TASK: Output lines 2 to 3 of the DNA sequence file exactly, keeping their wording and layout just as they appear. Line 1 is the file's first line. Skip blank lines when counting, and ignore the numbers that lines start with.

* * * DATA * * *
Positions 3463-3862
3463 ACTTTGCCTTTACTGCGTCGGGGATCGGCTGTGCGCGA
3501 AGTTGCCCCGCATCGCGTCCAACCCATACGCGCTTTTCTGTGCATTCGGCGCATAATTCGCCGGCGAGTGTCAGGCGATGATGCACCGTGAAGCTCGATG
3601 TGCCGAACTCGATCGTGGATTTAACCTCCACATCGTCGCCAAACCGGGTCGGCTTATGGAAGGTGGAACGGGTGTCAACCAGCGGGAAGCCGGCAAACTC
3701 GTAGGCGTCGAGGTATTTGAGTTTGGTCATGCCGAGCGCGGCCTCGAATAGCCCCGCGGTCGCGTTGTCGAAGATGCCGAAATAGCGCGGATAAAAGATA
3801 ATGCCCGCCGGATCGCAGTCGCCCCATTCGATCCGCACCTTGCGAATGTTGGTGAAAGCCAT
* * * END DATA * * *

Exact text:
3463 ACTTTGCCTTTACTGCGTCGGGGATCGGCTGTGCGCGA
3501 AGTTGCCCCGCATCGCGTCCAACCCATACGCGCTTTTCTGTGCATTCGGCGCATAATTCGCCGGCGAGTGTCAGGCGATGATGCACCGTGAAGCTCGATG